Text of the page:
# Updates and additional settings

# Upgrade the testnet

These instructions are for full nodes running previous testnets that would like to upgrade to the latest testnet.

# 1. Reset data

Remove the outdated files and reset data:

rm ~/.terra/config/genesis.json
rm ~/.terra/config/addrbook.json
terrad unsafe-reset-all

Your node is now in a pristine state, keeping the original priv_validator.json and config.toml. If you had any sentry nodes or full nodes set up before, your node will still try to connect to them but may fail if they haven't also been upgraded.

WARNING

Make sure that every node has a unique priv_validator.json. Do not copy the priv_validator.json from an old node to multiple new nodes. Running two nodes with the same priv_validator.json will cause you to double sign.

# 2. Software upgrade

Now it is time to upgrade the software. Go to the project directory and run:

git checkout master && git pull
make

NOTE

If you have issues at this step, please check that you have a compatible version of GO installed (v1.16.1-go1.17.1).

The previous command uses master as it contains the latest stable release. See the testnet repo (opens new window) for details on which version is needed for which testnet, and the Terra Core release page (opens new window) for details on each release.

Your full node is now cleanly upgraded!

# Exporting state

Terra can export the entire application state to a JSON file. You can use this file for manual analysis or as the genesis file of a new network.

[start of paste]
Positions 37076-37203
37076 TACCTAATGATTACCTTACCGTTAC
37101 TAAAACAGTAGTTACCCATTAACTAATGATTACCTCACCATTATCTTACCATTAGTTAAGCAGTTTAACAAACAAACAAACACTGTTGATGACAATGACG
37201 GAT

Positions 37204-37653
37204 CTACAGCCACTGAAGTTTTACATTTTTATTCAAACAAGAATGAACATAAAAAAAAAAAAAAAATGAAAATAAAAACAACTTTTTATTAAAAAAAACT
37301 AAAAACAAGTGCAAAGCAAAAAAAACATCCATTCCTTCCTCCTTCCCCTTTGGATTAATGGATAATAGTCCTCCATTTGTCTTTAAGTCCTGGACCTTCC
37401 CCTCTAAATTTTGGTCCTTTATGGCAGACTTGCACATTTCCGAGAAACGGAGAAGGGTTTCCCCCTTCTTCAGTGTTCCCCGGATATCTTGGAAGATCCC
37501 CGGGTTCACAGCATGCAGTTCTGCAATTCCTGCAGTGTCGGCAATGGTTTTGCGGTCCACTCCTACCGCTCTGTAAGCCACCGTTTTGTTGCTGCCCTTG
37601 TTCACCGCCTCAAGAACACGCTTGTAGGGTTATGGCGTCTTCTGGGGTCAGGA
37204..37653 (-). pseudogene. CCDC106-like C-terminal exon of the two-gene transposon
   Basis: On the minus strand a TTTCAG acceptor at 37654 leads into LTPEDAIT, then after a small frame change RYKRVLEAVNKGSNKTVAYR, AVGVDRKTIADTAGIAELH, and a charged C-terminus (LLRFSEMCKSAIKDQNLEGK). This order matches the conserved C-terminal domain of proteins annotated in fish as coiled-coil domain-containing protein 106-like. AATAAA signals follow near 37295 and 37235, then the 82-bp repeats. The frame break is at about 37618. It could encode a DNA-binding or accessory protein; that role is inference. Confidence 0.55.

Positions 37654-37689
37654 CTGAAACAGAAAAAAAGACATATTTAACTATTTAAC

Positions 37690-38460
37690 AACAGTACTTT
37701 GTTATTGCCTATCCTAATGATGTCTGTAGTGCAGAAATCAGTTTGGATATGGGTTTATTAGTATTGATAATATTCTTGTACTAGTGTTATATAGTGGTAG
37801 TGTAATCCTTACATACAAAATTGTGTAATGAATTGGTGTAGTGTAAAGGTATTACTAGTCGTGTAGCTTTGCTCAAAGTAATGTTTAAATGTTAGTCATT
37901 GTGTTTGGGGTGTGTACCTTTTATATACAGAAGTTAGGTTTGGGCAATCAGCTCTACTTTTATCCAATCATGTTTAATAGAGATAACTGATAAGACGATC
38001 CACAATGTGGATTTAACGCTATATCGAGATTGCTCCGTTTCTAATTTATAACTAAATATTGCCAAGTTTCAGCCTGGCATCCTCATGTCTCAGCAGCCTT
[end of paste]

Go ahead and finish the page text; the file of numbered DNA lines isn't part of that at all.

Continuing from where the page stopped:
Export state:

terrad export > [filename].json

You can also export a state from a particular height. The following command will export the state after the block height you specify:

terrad export --height [height] > [filename].json

If you plan to start a new network from the exported state, export with the --for-zero-height flag:

terrad export --height [height] --for-zero-height > [filename].json

NOTE

For more information on seeds and peers, visit the Tendermint documentation (opens new window).

# Additional Settings

# seed_mode

In seed mode, your node constantly crawls the network and looks for peers. If another node asks it for addresses, it responds and disconnects. Seed mode will not work if the peer-exchange reactor is disabled.

seed_mode = true

# seeds

To manually identify seed nodes, edit the following setting in config.toml.

# Comma separated list of seed nodes to connect to
seeds = "id100000000000000000000000000000000@1.2.3.4:26656,id200000000000000000000000000000000@2.3.4.5:4444"

# persistent_peers

The nodes you specify are the trusted persistent peers that can help anchor your node in the p2p network. If the connection fails, they are dialed and automatically redialed for 24 hours. The automatic redial function uses exponential backoff and stops after 24 hours of trying to connect.

If the value of persistent_peers_max_dial_period is more than zero, the pause between each call to each persistent peer will not exceed persistent_peers_max_dial_period during exponential backoff, and the automatic redial process continues.

# Comma separated list of nodes to keep persistent connections to
persistent_peers = "id100000000000000000000000000000000@1.2.3.4:26656,id200000000000000000000000000000000@2.3.4.5:26656"

# Rosetta

Integrate Terra with Coinbase via the Rosetta API. Rosetta is an open-source API that organizes blockchain data into a standardized format, making it easy for developers to build cross-chain applications. Instead of creating specific code for each chain, Rosetta allows different blockchains to integrate into any exchange that uses Rosetta API.

For more information, visit the Rosetta docs site (opens new window).